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Book Review: Getting Right With God

Book Review: Getting Right With God

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Published by Rod
Getting Right with God: Southern Baptists and Segregation 1945-1995 by Mark Newman.
Getting Right with God: Southern Baptists and Segregation 1945-1995 by Mark Newman.

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Categories:Types, Reviews, Book
Published by: Rod on Apr 15, 2012
Copyright:Attribution Non-commercial


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Book Review
The title of the book that I read was Getting Right with God: Southern Baptists andSegregation 1945-1995 by Mark Newman. Newman introduces the audience to the SouthernBaptists by giving a brief history of the Southern Baptist Convention. It is very important to citethe cultural context of a religious group
s history in order to understand its tradition better. TheSouthern Baptist Convention split with the General Missionary Convention of the BaptistDenomination in 1845 because the organization did not allow slaveholders to becomemissionaries.
Newman also notes that he does not look at the SBC through the lens of viewingthe South as a whole; rather, he studied SBC history on a state by state basis. From within the 11former Confederate states, Newman studies opinions from SBC messengers (delegates fromindividual and local churches to the national SBC), sermons, editorials written by pastors andSBC presidents, and non-binding resolutions adopted by state chapters of the SBC and the SBCitself.
 The first chapter is about the myths and values that were deeply instilled in both theBaptist and Southern Baptist belief system. Baptists saw evangelism as the primary job of thechurch, hence the emphasis on missions both home and abroad. Intertwined with the high regardfor
evangelism in the Southern Baptist church is the myth of the “Lost Cause
” which was usedto explain God’s role in
the Civil War. The “Lost Cause” theory is based on the premise that
even though the Southern States were more righteous than the Union, God used defeat in the
Newman, Mark.
Getting Right With God.
p. vii
Newman, Mark.
Getting Right With God.
p. viii-vix
Civil War to punish the South for not properly converting the slaves.
Because of the continuedbelief that the blacks were not properly converted, blacks were still seen as morally inferior. The
“Lost Cause” myth is the root of fear of black mi
scegenation and rape and is also the foundationthat leads to the justification of lynching.Lynching and mob rule were symptoms of anarchy and disorder that contradicted the
Southern Baptists’ respect
for law and order. But after slavery was abolished and as blacksformed their own churches, the white churches stopped caring about the black dilemma allthrough the Reconstruction Era until the end of World War II.
World War II changed racerelations here in the United States and worldwide because Adolph
Hitler’s maniacal
reign forcedAmericans to examine their own racial attitudes. Progressive voices from within the SBC came
from the Women’s Missionary Union, the Christian Life Commission of t
he SBC, and theseminaries.
The progressives changed the SBC
ambivalent attitude toward blacks in threestages: first, they promoted equality within segregation; second, they encouraged compliance
with the federal government’s desegregation of public schools after the
ruling; lastly, theyraised support for the gradual integration efforts after the Civil Rights Act of 1964 was passed.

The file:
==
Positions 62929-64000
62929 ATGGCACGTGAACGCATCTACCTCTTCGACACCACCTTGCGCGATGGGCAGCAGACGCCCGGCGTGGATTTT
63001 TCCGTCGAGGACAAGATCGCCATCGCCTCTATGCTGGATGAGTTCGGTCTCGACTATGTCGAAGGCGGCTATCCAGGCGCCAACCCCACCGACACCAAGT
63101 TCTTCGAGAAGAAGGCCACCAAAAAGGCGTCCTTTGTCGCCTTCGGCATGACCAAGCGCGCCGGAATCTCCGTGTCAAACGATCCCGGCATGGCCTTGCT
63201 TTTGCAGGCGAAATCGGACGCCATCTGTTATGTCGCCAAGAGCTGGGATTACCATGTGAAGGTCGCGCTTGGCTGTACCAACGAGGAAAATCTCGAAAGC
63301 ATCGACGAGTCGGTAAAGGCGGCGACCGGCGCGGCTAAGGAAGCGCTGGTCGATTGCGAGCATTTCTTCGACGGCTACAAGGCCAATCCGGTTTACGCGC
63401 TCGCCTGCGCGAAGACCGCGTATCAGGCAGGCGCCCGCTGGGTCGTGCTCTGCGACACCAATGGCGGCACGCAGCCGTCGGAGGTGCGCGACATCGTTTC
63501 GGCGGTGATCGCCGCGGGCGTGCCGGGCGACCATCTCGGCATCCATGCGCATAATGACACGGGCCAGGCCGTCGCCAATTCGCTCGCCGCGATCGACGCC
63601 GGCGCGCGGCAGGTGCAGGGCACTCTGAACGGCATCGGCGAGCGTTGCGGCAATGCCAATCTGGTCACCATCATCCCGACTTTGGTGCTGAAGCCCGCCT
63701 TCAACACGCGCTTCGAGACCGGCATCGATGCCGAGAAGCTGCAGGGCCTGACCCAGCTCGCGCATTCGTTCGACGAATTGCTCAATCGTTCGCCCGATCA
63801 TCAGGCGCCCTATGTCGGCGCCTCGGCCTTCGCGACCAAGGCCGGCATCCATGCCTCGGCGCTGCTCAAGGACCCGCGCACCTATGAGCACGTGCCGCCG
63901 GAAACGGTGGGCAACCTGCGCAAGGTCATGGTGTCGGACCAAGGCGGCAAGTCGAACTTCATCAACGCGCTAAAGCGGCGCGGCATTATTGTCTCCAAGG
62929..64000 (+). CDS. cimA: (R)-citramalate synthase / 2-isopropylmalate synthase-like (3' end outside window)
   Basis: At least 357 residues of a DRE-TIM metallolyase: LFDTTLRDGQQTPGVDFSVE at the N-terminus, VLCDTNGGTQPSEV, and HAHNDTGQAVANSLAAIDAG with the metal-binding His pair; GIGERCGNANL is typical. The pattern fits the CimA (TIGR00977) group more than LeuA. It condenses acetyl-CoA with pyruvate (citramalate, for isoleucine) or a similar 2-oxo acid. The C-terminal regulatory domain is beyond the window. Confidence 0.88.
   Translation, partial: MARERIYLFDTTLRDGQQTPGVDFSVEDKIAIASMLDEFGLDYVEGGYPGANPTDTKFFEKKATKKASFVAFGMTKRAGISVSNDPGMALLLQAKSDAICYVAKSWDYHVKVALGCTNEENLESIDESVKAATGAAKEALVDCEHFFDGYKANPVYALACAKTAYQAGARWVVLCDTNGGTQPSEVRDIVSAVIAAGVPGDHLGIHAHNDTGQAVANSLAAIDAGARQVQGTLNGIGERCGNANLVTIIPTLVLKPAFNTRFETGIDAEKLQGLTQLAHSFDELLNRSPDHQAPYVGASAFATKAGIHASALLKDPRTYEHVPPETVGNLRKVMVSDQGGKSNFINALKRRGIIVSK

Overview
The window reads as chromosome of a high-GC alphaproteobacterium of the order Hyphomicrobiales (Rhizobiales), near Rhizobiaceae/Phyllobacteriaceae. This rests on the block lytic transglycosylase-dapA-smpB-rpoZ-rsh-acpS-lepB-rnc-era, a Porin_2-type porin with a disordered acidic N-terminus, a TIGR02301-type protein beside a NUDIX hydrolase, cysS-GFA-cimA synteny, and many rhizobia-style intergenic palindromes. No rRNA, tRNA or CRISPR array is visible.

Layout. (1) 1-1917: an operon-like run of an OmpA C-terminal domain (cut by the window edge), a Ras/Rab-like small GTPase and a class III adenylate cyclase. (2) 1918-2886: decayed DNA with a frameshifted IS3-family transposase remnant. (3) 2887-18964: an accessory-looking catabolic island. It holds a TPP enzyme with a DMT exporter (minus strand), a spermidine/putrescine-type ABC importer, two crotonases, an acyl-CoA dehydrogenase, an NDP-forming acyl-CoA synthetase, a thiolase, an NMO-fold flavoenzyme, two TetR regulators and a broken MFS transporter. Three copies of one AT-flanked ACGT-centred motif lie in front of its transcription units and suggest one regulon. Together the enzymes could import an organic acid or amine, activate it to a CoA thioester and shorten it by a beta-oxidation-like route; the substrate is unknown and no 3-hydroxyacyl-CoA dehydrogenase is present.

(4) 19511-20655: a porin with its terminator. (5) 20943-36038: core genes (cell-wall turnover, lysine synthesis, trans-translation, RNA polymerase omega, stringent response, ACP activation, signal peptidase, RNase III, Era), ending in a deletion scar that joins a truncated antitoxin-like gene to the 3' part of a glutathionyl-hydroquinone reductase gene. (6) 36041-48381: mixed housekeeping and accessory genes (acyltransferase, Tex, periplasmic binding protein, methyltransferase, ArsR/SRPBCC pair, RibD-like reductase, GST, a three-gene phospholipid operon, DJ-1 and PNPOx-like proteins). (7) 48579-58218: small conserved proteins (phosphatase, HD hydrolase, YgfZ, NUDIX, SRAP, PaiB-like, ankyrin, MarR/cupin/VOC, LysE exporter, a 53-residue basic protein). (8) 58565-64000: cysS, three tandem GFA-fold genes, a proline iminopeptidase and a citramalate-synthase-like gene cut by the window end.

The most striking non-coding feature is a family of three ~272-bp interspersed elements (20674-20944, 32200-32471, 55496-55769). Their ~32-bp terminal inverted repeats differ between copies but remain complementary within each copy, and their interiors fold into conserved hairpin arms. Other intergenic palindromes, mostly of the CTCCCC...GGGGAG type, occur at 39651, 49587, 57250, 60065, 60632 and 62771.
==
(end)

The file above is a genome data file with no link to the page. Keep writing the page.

It is worthwhile to note that not one single state convention adopted a resolution that condemnedthe 1964 CRA.
 The third chapter gives a sociological interpretation of SBC race relations. The role thatProtestantism, especially the Southern Baptist brand, played in the process of legitimizingsegregation was tremendous for a couple of reasons. First, Southern Baptists theologians
Ibid. p. 3
Ibid. p.4
Ibid. p.21
Ibid. p.22
Ibid. p.32
tailored their beliefs to American democracy and ideals of freedom. Southern Baptists generallybelieved that segregation was a system ordained by God himself and that it was wrong toquestion God.
Second, the Baptist emphasis on individual sin rather than corporate immorality,along with the strong emphasis of individual regeneration through Christ made way for theprivatization of the
church’s responsibility t
o deal with sin.
This is why
the SBC’s
SocialService Commission fought for prohibition in order to prevent the individual demon of alcoholism for the first half of the 20
century rather than deal with the social sin of a racistsystem.It is interesting that it was actually a different set of Baptist values that set out to
undermine the SBC’s silent approval of segregation. Baptists believe whole heartedly in the
priesthood of all believers; therefore, it is very important to allow as much freedom as possiblefor the individual to read Scripture. The best way to do this was to promote 100% literacythrough the public education and seminary system. The main opposition to the plausibilitystructure of segregation came from seminary professors and students.
Progressives argued that
“God was not a respecter of persons” and “hath made of one blood all nations of men for to
dwell o
n all the face of the earth.”
Koinonia Farm “attracted interest of Baptist college and
seminary s
tudents” because of its call to racial unity and economic equalit
These students
would usually wind up serving on either state chapters’
Baptist Social Service Commissions orthe SBC
Christian Life Commission and would publish articles and adopt resolutions thatwould not exactly align with the prevailing Southern Baptist opinion of the day.
Ibid. p.48-49
Ibid. p.40-41
Ibid. p.66
Ibid. p.66
Ibid. p. 69

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